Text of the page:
Press Release: Duke Energy Request to Raise Energy Bills Would Hurt Working Families, Limit Energy-Efficiency in Western NC



Duke Energy Request to Raise Energy Bills Would Hurt Working Families, Limit Energy-Efficiency in Western NC

Media Contact:

Eliza Stokes

Advocacy & Communications Associate, MountainTrue

E:; P: 828-258-8737 ext. 218

Jan. 10, 2018

Macon County– On Tuesday, January 16, residents of Western North Carolina will have the opportunity to gather at the Macon County Courthouse in Franklin to voice their opinions about Duke Energy’s proposed rate hike. Duke Energy Carolinas, which serves 2.2 million customers across the state and much of Western North Carolina, has requested approval to raise residential energy rates by 16.7% and to increase their revenue by approximately $647 million. The rate hike is being requested soon after the company rose energy rates by 5% in 2013.

Public interest advocates call the request an attempt to pass Duke’s coal ash clean up costs to the public, which they say would discourage energy-saving measures and be especially harmful for low-income families. The North Carolina Utilities Commission, the body that decides whether or not to approve Duke’s request, will receive the public testimony.

The rate hike would increase a typical residential customer’s bill by $18.72 per month, and would raise energy bills for residential customers more than for industrial and commercial customers. The rate hike would also include a 66% increase of the base energy charge from $11.80 to $17.79, discouraging energy saving measures by customers.

“Working families in Western North Carolina know that when you’re struggling to pay the bills and the mortgage and to put food on the table, you learn to be careful about how you use electricity,” says Robert E. Smith, a former Board Chair of the Jackson-Macon Conservation Alliance. “But with Duke Energy’s new mandatory fee, all families would be charged a minimum of $17.79 per month – about $213 per year – even if they never turned their lights on.”

Public interest advocates believe this rate hike would leave residents of North Carolina’s far western counties, many of whom already face a harsh economic reality, with another unneeded financial burden. Counties including Jackson, Macon, Swain, Graham, Cherokee, and Clay have been named Tier 1 counties by the North Carolina Department of Commerce for 2018, meaning they face the highest level of economic distress in the state. According to the NC Department of Commerce’s 2018 County Tier Designations, Graham County has a median household income of less than $34,000, with 22% of families living below the poverty line. Swain County has a median family income of $36,103 and a 24.5% poverty rate, while Yancey County has a median household income of $36,418 with a 21.7% poverty rate.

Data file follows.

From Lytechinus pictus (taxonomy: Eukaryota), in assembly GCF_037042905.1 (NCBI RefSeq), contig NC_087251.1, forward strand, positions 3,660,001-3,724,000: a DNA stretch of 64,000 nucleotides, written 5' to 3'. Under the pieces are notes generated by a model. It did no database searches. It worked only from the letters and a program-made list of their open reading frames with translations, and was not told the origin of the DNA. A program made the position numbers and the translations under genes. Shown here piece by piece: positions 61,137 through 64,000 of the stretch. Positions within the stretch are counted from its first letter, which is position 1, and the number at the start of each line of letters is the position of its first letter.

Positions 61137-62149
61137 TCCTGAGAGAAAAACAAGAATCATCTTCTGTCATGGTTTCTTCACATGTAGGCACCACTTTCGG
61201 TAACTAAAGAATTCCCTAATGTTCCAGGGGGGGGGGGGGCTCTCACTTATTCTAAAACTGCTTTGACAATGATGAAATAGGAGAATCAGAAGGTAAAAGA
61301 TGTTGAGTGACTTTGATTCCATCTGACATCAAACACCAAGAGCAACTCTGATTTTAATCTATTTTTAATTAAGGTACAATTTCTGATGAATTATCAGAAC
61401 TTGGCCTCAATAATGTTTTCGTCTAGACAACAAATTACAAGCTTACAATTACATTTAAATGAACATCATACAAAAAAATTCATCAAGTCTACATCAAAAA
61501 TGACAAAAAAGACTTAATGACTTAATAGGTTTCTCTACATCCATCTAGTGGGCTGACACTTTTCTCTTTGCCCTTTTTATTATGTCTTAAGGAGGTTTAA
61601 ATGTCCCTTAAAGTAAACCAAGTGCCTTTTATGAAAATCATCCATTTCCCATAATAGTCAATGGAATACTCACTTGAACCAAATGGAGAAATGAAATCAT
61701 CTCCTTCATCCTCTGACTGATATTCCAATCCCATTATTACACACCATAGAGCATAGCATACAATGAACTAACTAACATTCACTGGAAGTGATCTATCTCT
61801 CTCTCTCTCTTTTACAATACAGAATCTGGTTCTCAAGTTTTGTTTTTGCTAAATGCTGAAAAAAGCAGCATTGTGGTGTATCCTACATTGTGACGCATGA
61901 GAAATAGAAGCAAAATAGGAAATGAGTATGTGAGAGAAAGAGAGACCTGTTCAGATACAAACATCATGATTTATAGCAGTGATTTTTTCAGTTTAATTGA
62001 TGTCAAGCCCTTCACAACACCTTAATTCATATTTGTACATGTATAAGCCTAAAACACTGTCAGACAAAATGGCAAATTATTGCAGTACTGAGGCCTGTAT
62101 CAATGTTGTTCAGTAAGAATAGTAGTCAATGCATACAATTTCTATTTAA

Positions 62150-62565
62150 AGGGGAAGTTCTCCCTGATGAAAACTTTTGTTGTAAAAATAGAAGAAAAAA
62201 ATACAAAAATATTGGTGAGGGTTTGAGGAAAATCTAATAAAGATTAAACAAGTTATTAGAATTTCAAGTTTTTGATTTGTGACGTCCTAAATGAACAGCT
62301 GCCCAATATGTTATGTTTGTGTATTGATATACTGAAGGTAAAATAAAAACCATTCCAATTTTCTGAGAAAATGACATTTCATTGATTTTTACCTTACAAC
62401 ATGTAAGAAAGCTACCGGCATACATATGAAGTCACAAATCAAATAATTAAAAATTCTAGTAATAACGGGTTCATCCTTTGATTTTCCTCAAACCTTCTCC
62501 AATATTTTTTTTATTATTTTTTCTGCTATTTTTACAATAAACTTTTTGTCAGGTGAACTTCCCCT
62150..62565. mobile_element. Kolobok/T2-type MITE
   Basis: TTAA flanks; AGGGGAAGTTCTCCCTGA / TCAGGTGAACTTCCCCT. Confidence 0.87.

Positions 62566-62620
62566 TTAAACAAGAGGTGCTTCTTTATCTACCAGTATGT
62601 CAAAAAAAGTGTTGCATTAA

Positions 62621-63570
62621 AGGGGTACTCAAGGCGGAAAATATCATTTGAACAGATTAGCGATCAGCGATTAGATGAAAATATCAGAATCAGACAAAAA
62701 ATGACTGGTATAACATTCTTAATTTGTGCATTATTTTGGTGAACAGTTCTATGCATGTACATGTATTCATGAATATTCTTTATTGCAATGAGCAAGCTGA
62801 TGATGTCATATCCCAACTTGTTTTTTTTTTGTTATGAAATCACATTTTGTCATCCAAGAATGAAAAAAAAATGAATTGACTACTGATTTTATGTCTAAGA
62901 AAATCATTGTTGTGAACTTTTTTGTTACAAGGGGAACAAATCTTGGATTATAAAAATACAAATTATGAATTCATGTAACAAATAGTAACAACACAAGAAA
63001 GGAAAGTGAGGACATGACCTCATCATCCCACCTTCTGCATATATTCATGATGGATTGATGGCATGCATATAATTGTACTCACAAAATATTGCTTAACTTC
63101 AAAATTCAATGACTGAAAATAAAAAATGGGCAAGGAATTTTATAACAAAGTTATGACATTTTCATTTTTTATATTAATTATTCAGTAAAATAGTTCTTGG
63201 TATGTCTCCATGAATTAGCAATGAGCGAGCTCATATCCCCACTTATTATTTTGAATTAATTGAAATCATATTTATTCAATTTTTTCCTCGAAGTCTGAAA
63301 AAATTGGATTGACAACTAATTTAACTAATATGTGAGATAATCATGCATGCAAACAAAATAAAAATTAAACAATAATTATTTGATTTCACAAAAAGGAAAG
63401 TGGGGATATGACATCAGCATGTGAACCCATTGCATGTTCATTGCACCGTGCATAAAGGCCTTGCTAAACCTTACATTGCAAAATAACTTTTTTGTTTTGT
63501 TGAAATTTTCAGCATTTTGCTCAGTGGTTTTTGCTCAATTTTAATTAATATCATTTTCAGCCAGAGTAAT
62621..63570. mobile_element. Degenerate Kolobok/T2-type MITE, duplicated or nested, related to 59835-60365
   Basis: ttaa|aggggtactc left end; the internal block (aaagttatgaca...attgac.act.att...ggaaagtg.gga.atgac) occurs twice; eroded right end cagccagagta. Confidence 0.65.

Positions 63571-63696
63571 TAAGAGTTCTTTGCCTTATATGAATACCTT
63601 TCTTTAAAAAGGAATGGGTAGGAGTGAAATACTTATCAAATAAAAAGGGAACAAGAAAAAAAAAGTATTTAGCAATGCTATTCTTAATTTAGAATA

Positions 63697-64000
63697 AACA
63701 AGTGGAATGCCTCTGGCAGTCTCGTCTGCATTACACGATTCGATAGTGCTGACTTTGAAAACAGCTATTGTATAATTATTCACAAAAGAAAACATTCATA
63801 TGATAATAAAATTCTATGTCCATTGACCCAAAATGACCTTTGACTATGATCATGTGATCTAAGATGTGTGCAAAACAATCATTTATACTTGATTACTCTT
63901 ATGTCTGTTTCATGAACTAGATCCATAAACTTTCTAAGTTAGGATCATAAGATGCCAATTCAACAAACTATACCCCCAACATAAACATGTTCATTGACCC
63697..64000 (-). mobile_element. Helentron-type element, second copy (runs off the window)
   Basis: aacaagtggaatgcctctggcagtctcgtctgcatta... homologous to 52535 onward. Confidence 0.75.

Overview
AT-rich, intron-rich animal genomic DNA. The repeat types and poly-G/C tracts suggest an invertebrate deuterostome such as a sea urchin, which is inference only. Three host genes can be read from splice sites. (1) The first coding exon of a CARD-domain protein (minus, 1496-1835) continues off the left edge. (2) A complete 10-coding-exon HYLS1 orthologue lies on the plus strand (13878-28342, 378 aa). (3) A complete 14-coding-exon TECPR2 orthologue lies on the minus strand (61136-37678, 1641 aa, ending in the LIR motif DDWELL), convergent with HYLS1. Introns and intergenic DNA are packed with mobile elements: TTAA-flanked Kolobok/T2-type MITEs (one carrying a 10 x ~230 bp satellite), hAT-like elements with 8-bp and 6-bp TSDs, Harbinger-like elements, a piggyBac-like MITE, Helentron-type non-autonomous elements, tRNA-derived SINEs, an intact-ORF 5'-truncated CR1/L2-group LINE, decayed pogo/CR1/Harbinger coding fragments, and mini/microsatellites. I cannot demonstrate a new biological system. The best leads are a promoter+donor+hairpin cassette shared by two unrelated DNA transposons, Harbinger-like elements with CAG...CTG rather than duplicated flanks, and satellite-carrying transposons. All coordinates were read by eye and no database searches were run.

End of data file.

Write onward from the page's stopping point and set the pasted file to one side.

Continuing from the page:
Over half of Duke’s rate hike – a total of $336 million would be used to pay for the company’s coal ash cleanup costs. Before proposing the rate hike to the NC Utilities Commission, Duke sought to have these costs covered by its insurance provider, but was refused. Due to past actions, the insurance company stated that “Duke failed to take reasonable measures to avoid and/or mitigate the damage resulting from coal ash disposal.” In 2015, three Duke Energy companies including Duke Energy Carolinas plead guilty to nine criminal environmental violations for their failure to protect NC waterways from coal ash pollution. More recently, it was revealed that Duke was aware of the harms of coal ash beginning in the 1980’s, but did not begin to take precautions.

The NC Utilities Commission hearing will be held Tuesday, January 16 at 7 pm at the Macon County Courthouse located at 5 W. Main St. Courtroom A, Franklin, NC, 28734. Those who plan to speak should arrive at 6:30 pm.

MountainTrue is the oldest grassroots environmental non-profit in Western North Carolina. With offices in Hendersonville, Asheville, and Boone, we work in 23 counties to champion resilient forests, clean waters and healthy communities in our region. MountainTrue engages in policy advocacy at all levels of government, local project advocacy, and on-the-ground environmental restoration projects. Primary program areas include public lands, water quality, clean energy, land use/transportation, and citizen engagement. For more information:



Western North Carolina is blessed with more than 1.5 million acres of public land, including Nantahala-Pisgah National Forest, Great Smoky Mountains National Park, the Blue Ridge Parkway and several state-owned parks, forests and natural areas. These public lands support the headwaters of our rivers, beautiful mountain vistas, one of the most diverse temperate forests on the planet, and a thriving economy in tourism, crafts and recreation.
During its 30-year history, WNCA (now MountainTrue) has twice prevented logging in the Asheville Watershed, first in 1990 and again in 2004. Eventually the City of Asheville placed a conservation easement over 17,356 acres of the watershed.